To ensure more data is written during each storage write operation, a set of receiving buffers organized into a circular first-in, first-out (FIFO) buffer chain 240 may be used to temporarily hold incoming segments from all clients. The circular buffer chain FIFO 240 may reside in a volatile storage medium, such as the server's system memory. In other embodiments, buffers organized in forms other than a FIFO queue or circular chain may be used. Further, while the following discussion generally describes buffer 240 as a singular entity, in various embodiments multiple buffers may be used. For example, a separate buffer may be allocated for each client. Alternatively, a buffer may be logically partitioned into multiple logical buffers—each for use by one or more particular threads, clients, or otherwise. Numerous such alternatives are possible and are contemplated.

The server 115 may use multiple threads for processing data. Such threads may include read threads 230, 231, and 232 to read the data segments received from the clients and then store the segments in the buffer 240. Three read threads 230-232 are depicted in the figure, but any number may be utilized by the server 115. In one embodiment, there may be a single read thread for each client, with the read thread only processing data from a specific client. In other embodiments, there may be multiple read threads for each client. In a further embodiment, there may be more clients than read threads, and some read threads may read data from more than one client. Numerous such combinations are possible and are contemplated.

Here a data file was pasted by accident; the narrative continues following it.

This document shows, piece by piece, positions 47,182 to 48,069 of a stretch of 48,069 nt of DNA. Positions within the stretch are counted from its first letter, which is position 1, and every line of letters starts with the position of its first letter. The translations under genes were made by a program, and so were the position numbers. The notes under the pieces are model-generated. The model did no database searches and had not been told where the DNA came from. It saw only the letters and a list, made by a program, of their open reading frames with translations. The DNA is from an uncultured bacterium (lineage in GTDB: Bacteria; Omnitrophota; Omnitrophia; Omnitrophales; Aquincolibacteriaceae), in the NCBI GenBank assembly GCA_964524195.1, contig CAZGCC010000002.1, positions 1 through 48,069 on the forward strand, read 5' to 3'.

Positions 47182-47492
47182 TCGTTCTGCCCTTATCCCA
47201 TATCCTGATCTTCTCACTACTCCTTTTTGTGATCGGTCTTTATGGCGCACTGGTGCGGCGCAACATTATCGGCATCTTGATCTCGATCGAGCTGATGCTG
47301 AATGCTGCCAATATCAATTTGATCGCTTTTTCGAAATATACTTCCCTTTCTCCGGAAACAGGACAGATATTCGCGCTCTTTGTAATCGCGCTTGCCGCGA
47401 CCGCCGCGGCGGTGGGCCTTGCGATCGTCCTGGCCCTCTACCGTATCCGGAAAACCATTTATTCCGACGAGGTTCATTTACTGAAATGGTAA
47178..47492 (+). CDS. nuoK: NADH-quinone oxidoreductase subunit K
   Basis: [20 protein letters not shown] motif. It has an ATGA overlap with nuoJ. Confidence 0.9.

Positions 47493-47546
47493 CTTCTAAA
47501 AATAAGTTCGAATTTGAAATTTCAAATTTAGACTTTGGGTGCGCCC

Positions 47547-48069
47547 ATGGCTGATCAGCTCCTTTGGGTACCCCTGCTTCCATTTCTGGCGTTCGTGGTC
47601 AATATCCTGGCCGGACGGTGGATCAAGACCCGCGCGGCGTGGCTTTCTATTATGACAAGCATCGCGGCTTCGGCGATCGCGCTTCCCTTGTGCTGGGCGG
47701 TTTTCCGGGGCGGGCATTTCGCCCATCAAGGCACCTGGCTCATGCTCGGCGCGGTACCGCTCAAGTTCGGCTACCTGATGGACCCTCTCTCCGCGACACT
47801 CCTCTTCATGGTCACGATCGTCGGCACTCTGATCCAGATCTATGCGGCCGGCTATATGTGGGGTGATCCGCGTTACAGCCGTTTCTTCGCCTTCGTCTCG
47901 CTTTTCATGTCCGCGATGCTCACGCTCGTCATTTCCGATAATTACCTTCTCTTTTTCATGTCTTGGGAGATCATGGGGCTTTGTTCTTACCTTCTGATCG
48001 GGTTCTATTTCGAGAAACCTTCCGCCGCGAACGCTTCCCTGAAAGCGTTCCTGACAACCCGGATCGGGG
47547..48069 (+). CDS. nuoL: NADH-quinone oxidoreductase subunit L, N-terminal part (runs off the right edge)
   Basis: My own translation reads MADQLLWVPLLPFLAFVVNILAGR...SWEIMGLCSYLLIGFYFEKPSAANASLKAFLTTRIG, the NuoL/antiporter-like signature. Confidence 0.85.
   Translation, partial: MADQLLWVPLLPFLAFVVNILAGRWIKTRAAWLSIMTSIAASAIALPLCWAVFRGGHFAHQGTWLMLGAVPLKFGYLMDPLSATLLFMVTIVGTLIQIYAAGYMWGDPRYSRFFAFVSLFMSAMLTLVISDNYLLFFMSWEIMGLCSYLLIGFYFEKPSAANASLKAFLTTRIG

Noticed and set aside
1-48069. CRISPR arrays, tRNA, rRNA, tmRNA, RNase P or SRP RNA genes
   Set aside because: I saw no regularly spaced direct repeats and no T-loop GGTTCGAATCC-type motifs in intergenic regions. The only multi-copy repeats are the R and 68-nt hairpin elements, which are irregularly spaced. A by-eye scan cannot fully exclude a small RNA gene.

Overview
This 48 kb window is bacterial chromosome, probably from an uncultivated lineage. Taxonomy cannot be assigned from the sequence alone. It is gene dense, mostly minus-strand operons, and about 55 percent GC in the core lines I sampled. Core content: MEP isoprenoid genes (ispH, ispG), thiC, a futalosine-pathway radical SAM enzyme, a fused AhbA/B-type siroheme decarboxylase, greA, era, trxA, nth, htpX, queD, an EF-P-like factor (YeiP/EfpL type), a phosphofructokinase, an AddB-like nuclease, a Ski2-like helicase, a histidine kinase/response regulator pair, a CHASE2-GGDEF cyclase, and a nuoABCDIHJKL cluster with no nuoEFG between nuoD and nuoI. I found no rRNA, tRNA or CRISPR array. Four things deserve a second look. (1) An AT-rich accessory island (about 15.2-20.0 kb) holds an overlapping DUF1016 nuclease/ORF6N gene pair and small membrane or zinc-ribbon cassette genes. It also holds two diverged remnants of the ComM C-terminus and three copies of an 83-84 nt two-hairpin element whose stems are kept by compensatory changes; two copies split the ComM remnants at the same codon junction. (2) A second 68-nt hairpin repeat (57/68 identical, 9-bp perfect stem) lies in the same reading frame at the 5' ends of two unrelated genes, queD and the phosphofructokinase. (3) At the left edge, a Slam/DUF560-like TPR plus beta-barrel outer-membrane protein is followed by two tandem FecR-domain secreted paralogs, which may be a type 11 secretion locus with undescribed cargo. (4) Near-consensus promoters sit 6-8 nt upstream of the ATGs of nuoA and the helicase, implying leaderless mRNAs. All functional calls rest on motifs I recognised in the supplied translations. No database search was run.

In one embodiment, the read threads 230-232 may store data segments from each individual client into separate sections of the buffer 240. Data segments A-H are shown in the buffer 240. Data segments A, B, and C may belong to a first client (not shown), data segments D and E may belong to a second client, and segments F, G, and H may belong to a third client. The data segments from each client may be stored in contiguous locations within the buffer 240, as shown in FIG. 2. Or, alternatively, data segments from different clients may be interleaved in the buffer 240.

As the buffer 240 fills, the multiple write threads 250, 251, and 252 may simultaneously write data segments from the buffer 240 into different storage containers 260, 262, and 264. In one embodiment, storage containers 260, 262, and 264 may be variable-sized portions of a file system that include a number of allocated units of data storage. Data segments may be written from the buffer 240 into containers through file system write calls. Container 260 may store data segments A, B, and C from the first client, container 262 may store data segments D and E from the second client, and container 264 may store data segments F, G, and H from the third client. In one embodiment, each container may contain data segments from only one client. Also, each client may have a separate section of the backup storage 130 to store their own data segments; maintaining separate sections in the backup storage 130 for each client may facilitate efficient restore operations.